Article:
Web-based lecture technologies and learning and teaching: A study of change in four Australian universities

Maree Gosper*, Margot McNeill, Karen Woo, Rob Phillips, Greg Preston, David Green

*Corresponding author for this work

    Research output: Contribution to journalArticlepeer-review

    7 Citations (Scopus)

    Abstract

    The uptake of web-based lecture technologies for recording and delivering live lectures has increased markedly in recent years. Students have responded positively, and for many their use has transformed learning - freeing them up from rigid timetables by providing choice in lecture attendance and supporting learning by extending the lecture experience and enabling them to revisit key concepts and ideas in their own time. Less transformational has been the impact on teaching. Although changing attendance patterns and disquiet about the quality of learning are of concern to many, lecturers have largely responded by simply modifying lectures. For most, the challenges of catering for the learning needs of a cohort with variable lecture attendance have not been addressed at a whole of the curriculum level. The technologies have been added on, rather than integrated into the curriculum. This paper will review the changes taking place in learning and teaching, explore the reluctance to embrace more wholesale change to the curriculum, and discuss the implications for institutions in the face of ongoing change.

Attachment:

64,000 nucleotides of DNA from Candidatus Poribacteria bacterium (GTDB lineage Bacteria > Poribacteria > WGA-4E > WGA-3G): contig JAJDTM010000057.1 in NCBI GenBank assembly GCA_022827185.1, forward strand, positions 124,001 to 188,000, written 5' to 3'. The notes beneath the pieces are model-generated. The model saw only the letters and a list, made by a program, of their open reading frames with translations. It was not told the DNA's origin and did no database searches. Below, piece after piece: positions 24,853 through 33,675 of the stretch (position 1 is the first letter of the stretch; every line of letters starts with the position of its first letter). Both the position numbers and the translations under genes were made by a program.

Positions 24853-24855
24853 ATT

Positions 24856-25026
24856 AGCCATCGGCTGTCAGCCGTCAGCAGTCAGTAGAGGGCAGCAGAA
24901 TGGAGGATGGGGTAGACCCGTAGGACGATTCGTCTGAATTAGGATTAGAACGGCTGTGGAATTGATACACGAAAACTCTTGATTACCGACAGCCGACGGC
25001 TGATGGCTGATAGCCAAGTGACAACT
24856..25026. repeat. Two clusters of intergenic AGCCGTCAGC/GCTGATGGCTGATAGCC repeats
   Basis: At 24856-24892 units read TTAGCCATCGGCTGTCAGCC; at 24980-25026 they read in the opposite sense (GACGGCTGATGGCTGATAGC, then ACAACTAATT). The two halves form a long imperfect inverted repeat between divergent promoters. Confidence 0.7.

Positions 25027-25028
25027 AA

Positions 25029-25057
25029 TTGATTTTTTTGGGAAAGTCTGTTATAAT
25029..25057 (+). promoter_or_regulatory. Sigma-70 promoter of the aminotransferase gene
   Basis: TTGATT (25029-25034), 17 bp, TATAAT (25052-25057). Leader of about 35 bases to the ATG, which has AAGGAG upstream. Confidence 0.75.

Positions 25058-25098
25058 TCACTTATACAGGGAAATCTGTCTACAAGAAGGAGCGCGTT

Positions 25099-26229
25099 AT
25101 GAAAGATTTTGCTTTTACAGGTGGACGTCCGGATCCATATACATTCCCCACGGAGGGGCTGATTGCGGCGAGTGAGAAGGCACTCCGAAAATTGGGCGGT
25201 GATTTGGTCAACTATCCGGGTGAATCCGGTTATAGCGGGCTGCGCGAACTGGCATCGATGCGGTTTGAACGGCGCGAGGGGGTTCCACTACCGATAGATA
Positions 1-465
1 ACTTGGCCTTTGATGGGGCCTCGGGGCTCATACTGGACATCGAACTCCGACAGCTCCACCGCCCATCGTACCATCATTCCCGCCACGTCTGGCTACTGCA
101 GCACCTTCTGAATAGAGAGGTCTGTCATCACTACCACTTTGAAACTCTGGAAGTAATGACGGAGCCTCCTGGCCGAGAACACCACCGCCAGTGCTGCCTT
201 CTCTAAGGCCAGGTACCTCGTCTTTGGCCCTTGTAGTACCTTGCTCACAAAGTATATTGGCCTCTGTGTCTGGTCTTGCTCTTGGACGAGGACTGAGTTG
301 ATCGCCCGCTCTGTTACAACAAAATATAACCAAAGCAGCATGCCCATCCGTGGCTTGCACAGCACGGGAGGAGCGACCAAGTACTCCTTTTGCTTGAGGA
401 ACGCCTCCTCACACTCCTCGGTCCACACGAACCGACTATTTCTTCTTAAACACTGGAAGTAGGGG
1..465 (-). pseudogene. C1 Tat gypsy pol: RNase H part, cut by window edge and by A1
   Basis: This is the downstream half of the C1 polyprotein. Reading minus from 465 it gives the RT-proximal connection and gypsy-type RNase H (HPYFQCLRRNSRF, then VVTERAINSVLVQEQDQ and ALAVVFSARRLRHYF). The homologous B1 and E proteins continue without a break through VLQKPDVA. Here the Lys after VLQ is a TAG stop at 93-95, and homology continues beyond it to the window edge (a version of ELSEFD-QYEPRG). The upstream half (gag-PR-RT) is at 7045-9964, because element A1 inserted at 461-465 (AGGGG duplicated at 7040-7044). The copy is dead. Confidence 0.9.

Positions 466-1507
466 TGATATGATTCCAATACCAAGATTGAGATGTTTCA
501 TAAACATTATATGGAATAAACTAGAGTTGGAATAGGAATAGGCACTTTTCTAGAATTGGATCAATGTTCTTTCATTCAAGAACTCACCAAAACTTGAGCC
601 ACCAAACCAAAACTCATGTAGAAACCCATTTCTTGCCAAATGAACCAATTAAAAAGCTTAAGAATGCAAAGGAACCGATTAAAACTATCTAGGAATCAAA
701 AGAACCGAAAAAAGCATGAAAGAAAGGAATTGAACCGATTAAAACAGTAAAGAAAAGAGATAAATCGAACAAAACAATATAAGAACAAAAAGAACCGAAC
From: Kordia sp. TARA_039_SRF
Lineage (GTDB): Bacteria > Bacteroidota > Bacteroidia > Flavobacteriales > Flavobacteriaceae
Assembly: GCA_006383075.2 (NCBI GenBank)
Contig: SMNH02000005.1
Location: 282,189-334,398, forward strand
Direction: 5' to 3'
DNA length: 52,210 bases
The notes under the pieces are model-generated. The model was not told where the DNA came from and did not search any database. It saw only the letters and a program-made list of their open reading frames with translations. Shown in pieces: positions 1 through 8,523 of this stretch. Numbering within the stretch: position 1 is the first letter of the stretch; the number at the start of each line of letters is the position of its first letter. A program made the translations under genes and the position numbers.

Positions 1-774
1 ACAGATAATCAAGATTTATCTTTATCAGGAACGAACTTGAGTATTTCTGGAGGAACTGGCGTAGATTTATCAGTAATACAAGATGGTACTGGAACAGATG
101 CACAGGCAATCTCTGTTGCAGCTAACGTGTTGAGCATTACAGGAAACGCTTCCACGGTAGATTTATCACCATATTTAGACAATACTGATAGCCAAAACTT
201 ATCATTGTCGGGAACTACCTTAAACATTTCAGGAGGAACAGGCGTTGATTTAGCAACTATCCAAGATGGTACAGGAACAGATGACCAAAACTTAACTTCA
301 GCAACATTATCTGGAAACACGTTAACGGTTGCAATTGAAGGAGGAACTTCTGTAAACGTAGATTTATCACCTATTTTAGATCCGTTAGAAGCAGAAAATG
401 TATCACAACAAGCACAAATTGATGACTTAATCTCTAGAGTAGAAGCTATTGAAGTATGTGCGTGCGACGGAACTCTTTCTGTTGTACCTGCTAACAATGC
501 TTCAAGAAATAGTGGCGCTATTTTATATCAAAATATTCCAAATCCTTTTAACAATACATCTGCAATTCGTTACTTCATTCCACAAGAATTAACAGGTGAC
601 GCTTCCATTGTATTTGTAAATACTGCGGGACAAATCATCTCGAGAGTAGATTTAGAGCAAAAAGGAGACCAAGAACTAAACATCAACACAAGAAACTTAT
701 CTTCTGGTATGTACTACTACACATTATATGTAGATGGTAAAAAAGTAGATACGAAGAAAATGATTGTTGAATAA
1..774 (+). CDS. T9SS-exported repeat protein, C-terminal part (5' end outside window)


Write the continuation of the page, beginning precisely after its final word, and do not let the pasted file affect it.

Original languageEnglish
    Pages (from-to)84-95
    Number of pages12
    JournalJournal of Asynchronous Learning Network
    Volume15
    Issue number4
    Publication statusPublished - Nov 2011

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